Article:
The Daily Northwestern

New tour guidelines highlight diversity efforts, cut backward walking

A+tour+guide+directs+prospective+students+across+campus.+The+admissions+office+is+testing+new+guidelines+for+its+tours+that+would+increase+flexibility%2C+highlight+inclusivity+efforts+and+cut+backward+walking.
A tour guide directs prospective students across campus. The admissions office is testing new guidelines for its tours that would increase flexibility, highlight inclusivity efforts and cut backward walking.

A tour guide directs prospective students across campus. The admissions office is testing new guidelines for its tours that would increase flexibility, highlight inclusivity efforts and cut backward walking.

Colin Boyle/Daily Senior Staffer

Colin Boyle/Daily Senior Staffer

A tour guide directs prospective students across campus. The admissions office is testing new guidelines for its tours that would increase flexibility, highlight inclusivity efforts and cut backward walking.

Maddie Burakoff, Campus Editor

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Traditionally, Northwestern tour guides have prided themselves on their ability to simultaneously communicate large amounts of information and cover ground, all while walking backward.

That’s expected to change soon, said assistant director of undergraduate admissions Justin Clarke. The office is testing new guidelines for its tours that would increase flexibility, highlight inclusivity efforts and cut the backward walking that has long been the “calling card” of the prospective student tours.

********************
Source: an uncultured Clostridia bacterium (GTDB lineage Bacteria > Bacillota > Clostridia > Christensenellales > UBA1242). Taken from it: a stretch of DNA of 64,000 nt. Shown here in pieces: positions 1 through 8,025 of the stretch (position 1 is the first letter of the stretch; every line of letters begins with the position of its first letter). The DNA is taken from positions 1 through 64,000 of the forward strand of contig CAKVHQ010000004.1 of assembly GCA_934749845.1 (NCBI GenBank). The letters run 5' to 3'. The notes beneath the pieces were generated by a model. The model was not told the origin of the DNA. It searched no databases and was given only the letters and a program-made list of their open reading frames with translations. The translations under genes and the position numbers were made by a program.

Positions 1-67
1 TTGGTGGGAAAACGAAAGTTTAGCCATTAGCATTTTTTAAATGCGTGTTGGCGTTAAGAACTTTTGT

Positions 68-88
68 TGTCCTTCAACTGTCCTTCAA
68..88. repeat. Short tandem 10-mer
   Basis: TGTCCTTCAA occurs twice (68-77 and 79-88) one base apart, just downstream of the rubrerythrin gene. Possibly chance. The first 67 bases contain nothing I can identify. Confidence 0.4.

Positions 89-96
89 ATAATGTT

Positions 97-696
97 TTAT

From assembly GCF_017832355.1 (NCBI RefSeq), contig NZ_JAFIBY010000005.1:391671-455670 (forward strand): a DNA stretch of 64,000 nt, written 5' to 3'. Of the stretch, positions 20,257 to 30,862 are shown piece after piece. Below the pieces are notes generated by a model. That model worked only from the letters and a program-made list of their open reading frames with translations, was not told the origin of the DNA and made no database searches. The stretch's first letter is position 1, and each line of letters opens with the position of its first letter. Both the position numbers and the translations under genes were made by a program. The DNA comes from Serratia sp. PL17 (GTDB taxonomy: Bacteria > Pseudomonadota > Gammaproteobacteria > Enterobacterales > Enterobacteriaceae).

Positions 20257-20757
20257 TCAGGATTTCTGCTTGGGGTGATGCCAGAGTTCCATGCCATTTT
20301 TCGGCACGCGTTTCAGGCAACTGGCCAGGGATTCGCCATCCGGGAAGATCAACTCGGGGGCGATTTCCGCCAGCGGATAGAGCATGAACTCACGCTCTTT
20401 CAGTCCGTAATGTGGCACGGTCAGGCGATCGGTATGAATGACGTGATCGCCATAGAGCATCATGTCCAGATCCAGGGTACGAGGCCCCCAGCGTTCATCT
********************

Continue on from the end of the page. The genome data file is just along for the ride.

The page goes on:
In place of the “continuous walking and talking” style of the current tours, the new tours would have guides stopping at different landmarks on campus and holding more informal conversations while in transit, Clarke said. Guides would be able to pick from different themes to expand on while standing at certain spots on campus, he said, like spotlighting campus traditions while standing outside Deering Library.

Clarke said the admissions office focuses on a different area of the visitor experience each year to see if any improvements can be made. When they looked at the prospective student tours this year, he said they found visitors wanted more time to take in the information and the views of the campus surroundings.

The new tours also do more to highlight diversity and inclusion efforts, Clarke said. Though these have always been part of the information given out on tours, the tours would focus more on efforts to support students from all backgrounds and call attention to resources like the Black House and Multicultural Student Affairs.

Additionally, the office is working on developing STEM-centric tours, Clarke said. About a quarter of prospective NU students are interested in STEM majors, he said, but it can be difficult to get to buildings like the Technological Institute and Ford Center, as the tours begin from the south end of campus.

He said the new tour model is currently in a “beta-testing stage,” and the office will continue to collect feedback to see if any further changes are necessary. In the end, tours should provide prospective students with a strong interpersonal connection as well as valuable information, he added.

“I hope they walk away with a genuine and personal connection and outlet to what campus life is,” Clarke said. “(The tour is) a personable look at what the possibility may be for someone’s story to manifest itself (at NU).”

Email:
madelineburakoff2020@u.northwestern.edu
Twitter: @madsburk

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